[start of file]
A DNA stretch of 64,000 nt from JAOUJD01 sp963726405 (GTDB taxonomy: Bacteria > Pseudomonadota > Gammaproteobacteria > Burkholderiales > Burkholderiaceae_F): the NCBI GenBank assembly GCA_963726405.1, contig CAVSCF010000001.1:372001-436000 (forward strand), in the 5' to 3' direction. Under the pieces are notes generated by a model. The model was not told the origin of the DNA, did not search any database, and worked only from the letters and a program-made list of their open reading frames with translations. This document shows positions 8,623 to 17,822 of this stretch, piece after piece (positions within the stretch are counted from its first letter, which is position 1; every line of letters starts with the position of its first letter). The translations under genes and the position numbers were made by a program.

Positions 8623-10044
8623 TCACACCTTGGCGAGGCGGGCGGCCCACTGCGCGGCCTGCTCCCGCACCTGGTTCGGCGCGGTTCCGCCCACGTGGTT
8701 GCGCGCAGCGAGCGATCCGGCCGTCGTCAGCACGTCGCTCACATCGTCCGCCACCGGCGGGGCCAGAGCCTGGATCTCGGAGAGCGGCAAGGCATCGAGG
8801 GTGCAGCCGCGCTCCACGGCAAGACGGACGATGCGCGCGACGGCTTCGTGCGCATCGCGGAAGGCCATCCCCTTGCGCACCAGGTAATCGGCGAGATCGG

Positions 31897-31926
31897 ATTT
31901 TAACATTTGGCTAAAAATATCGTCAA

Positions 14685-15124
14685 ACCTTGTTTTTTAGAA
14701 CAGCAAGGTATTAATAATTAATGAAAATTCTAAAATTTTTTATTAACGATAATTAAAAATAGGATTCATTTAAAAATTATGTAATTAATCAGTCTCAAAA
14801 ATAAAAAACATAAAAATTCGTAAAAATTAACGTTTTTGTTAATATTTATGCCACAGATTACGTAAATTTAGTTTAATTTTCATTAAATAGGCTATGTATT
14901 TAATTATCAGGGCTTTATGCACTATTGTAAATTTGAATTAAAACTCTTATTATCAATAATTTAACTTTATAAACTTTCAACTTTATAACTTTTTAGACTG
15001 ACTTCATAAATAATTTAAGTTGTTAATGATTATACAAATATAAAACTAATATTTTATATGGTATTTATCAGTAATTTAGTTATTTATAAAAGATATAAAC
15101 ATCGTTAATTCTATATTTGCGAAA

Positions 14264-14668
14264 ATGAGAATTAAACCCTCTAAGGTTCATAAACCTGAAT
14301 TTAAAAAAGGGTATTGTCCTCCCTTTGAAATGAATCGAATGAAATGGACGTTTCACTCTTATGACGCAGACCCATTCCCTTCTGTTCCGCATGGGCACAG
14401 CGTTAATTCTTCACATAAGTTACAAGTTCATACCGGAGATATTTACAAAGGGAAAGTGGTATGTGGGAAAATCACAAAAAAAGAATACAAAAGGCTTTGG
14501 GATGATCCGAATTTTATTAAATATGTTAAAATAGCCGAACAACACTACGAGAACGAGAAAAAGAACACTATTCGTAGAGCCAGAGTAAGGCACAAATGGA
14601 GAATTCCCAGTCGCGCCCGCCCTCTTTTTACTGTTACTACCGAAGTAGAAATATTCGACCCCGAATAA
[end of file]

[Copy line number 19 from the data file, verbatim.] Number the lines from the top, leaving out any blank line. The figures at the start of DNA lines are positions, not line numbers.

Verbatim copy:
14401 CGTTAATTCTTCACATAAGTTACAAGTTCATACCGGAGATATTTACAAAGGGAAAGTGGTATGTGGGAAAATCACAAAAAAAGAATACAAAAGGCTTTGG